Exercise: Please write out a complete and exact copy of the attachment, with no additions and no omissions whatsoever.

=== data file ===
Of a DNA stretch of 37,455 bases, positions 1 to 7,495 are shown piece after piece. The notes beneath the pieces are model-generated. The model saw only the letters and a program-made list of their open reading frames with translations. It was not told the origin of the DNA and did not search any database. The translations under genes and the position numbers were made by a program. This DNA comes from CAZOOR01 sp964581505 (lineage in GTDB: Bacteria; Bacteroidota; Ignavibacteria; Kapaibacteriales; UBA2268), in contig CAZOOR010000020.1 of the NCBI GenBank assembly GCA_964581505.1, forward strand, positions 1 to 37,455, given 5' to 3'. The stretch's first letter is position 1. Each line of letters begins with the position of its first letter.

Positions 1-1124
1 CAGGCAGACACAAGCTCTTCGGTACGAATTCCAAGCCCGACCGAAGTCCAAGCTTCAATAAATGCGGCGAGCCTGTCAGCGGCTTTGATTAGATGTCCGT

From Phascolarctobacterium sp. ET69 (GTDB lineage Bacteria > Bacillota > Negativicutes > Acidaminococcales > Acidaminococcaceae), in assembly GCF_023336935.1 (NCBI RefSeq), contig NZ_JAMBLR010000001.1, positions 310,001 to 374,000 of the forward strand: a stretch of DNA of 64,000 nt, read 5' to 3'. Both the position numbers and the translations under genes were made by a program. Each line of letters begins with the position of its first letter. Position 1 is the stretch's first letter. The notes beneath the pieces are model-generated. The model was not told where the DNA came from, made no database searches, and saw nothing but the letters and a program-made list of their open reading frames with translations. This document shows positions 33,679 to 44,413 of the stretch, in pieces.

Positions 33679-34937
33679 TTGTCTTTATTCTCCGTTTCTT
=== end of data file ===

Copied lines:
Of a DNA stretch of 37,455 bases, positions 1 to 7,495 are shown piece after piece. The notes beneath the pieces are model-generated. The model saw only the letters and a program-made list of their open reading frames with translations. It was not told the origin of the DNA and did not search any database. The translations under genes and the position numbers were made by a program. This DNA comes from CAZOOR01 sp964581505 (lineage in GTDB: Bacteria; Bacteroidota; Ignavibacteria; Kapaibacteriales; UBA2268), in contig CAZOOR010000020.1 of the NCBI GenBank assembly GCA_964581505.1, forward strand, positions 1 to 37,455, given 5' to 3'. The stretch's first letter is position 1. Each line of letters begins with the position of its first letter.

Positions 1-1124
1 CAGGCAGACACAAGCTCTTCGGTACGAATTCCAAGCCCGACCGAAGTCCAAGCTTCAATAAATGCGGCGAGCCTGTCAGCGGCTTTGATTAGATGTCCGT

From Phascolarctobacterium sp. ET69 (GTDB lineage Bacteria > Bacillota > Negativicutes > Acidaminococcales > Acidaminococcaceae), in assembly GCF_023336935.1 (NCBI RefSeq), contig NZ_JAMBLR010000001.1, positions 310,001 to 374,000 of the forward strand: a stretch of DNA of 64,000 nt, read 5' to 3'. Both the position numbers and the translations under genes were made by a program. Each line of letters begins with the position of its first letter. Position 1 is the stretch's first letter. The notes beneath the pieces are model-generated. The model was not told where the DNA came from, made no database searches, and saw nothing but the letters and a program-made list of their open reading frames with translations. This document shows positions 33,679 to 44,413 of the stretch, in pieces.

Positions 33679-34937
33679 TTGTCTTTATTCTCCGTTTCTT